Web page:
Throughout the campaign a significant proportion of German U-boat wireless traffic was successfully intercepted and decrypted by the Allies. The constant communication that was maintained within U-boat groups, and with their shore-based controllers meant that the Admiralty nearly always had some warning of where patrol lines were being formed across the path of the convoys, and how many boats were involved. Long-term analysis of traffic also allowed the Admiralty to keep a good understanding of the size of the enemy submarine fleet, its losses and state of readiness, and its current doctrineThe set of beliefs upheld by a religion or political party. and tactics. In addition to the U-boat fleet, signals intelligence was also able to provide a thorough strategic understanding of the air picture. This was derived from naval sigint but also the prolific and more easily broken LuftwaffeGerman term for the air force, which means 'air weapon'. wireless networks. The Admiralty was kept regularly informed of the scale of the air threat and the make-up of the enemy striking forces and their base locations. An area of Luftwaffe activity which also produced a significant SIGINT dividend to the Allies was interception of communications to and from reconnaissance aircraft. The sighting reports that these aircraft provided, and the homing signals that shadowing aircraft provided for U-boats meant that both Bletchley Park and units afloat often had a good indication of whether or not the enemy knew the whereabouts of a convoy, and if and when contact was lost. This was an asset to commanders both at sea and on shore.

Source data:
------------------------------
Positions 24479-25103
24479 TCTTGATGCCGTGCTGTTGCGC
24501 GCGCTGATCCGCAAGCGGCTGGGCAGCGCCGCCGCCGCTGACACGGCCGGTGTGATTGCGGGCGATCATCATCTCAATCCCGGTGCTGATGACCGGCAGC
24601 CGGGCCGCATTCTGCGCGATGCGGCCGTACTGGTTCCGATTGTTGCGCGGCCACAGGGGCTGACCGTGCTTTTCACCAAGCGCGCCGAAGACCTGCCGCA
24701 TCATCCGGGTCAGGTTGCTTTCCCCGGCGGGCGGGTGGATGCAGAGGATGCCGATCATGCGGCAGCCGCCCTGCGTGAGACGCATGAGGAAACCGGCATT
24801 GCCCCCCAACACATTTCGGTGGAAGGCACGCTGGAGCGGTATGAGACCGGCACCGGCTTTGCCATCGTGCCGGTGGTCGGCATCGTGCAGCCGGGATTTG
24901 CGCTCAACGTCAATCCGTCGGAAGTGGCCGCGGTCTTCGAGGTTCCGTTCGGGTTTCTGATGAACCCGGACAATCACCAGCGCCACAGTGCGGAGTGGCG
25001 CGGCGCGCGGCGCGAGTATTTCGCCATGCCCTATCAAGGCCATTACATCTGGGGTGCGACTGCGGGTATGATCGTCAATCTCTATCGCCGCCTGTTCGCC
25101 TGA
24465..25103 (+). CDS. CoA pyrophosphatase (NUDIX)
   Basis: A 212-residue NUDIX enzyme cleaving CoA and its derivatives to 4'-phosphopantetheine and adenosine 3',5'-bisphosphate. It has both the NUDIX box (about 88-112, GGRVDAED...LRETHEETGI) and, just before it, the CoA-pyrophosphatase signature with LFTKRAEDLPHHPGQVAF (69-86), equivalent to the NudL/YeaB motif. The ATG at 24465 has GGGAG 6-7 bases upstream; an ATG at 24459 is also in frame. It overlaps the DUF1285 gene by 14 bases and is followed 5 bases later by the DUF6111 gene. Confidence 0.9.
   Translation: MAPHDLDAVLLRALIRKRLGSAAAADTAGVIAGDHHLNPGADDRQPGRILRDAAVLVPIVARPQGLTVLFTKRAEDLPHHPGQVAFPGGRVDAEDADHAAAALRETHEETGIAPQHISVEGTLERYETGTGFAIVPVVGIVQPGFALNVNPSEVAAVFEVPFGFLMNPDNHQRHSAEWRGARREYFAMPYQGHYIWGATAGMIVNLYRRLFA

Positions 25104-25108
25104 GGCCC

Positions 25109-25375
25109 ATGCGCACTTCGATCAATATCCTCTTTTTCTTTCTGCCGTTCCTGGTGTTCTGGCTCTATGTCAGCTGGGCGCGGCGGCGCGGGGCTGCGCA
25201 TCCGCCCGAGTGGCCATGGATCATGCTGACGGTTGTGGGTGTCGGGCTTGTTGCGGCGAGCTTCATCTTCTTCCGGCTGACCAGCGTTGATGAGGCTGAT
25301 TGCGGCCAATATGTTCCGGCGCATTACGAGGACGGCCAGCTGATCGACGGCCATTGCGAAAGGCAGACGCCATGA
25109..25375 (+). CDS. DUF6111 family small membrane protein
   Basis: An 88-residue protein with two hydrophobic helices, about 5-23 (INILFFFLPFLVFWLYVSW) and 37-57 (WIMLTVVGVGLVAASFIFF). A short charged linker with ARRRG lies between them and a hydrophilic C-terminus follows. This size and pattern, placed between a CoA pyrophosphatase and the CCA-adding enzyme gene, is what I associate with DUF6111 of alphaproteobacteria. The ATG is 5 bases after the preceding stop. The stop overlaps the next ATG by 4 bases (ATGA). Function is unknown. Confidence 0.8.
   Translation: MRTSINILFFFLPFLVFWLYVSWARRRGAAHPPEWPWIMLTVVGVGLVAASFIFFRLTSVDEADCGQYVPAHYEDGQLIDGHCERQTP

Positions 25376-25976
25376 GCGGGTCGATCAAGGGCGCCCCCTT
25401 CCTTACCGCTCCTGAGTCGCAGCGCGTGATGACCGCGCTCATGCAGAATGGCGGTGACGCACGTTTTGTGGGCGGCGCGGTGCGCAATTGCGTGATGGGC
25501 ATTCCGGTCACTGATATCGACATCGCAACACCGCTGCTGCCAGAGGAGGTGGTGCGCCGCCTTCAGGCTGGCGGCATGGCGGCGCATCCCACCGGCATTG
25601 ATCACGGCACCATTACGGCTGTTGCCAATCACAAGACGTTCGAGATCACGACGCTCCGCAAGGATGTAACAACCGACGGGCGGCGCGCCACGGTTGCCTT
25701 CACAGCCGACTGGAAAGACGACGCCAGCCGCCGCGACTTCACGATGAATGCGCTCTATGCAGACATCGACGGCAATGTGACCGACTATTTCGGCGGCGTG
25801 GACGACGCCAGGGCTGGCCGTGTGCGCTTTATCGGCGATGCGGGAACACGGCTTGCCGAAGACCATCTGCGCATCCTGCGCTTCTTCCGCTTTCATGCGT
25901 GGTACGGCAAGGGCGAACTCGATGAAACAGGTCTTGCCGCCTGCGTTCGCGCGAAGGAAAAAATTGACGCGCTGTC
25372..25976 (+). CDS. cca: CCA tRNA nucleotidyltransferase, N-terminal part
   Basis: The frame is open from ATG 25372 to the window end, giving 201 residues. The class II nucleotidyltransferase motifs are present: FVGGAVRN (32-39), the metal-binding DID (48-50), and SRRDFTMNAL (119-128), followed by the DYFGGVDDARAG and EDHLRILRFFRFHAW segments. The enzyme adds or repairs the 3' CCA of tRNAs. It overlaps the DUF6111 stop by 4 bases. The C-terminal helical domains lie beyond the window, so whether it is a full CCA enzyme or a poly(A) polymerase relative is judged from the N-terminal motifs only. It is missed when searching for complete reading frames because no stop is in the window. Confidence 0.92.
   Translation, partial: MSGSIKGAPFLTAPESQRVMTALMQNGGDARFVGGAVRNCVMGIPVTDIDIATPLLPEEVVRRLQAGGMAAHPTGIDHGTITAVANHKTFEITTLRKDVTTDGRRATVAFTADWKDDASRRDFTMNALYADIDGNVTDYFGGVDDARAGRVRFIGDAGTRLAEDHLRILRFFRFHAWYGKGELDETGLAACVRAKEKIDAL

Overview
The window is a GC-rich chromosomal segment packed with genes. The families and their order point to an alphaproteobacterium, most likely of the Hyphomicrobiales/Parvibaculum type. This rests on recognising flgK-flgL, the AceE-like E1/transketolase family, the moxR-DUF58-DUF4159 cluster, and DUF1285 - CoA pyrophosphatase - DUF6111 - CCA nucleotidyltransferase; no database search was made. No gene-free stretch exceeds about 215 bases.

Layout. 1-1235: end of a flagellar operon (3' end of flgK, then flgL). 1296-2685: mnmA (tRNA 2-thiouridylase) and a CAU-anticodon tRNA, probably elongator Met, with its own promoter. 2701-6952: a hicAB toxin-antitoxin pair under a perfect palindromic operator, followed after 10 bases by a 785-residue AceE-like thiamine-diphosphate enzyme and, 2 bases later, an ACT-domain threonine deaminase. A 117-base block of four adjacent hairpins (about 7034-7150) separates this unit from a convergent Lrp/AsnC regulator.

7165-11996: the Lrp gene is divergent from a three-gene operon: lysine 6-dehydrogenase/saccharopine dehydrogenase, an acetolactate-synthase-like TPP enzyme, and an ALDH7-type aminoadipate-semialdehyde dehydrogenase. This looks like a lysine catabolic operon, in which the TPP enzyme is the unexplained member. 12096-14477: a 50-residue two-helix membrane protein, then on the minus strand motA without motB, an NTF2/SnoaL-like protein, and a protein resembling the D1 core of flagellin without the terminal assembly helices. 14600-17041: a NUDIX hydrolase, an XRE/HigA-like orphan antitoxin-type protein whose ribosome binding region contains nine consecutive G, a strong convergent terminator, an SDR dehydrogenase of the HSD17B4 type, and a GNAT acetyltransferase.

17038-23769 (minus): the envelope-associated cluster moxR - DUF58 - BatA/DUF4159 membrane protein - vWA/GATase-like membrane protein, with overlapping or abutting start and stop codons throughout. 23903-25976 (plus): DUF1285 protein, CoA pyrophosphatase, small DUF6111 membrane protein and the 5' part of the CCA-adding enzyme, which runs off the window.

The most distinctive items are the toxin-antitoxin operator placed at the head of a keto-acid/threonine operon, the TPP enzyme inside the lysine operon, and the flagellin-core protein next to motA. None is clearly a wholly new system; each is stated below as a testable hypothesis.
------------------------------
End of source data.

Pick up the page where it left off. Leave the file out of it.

Sinking of HMS Edinburgh
A photograph showing the severe damage to the stern of HMS Edinburgh caused by a German torpedo whilst travelling with convoy QP-11. The damage was so great that the ship had to be sunk by a torpedo of the British destroyer HMS Foresight. © IWM MH 23866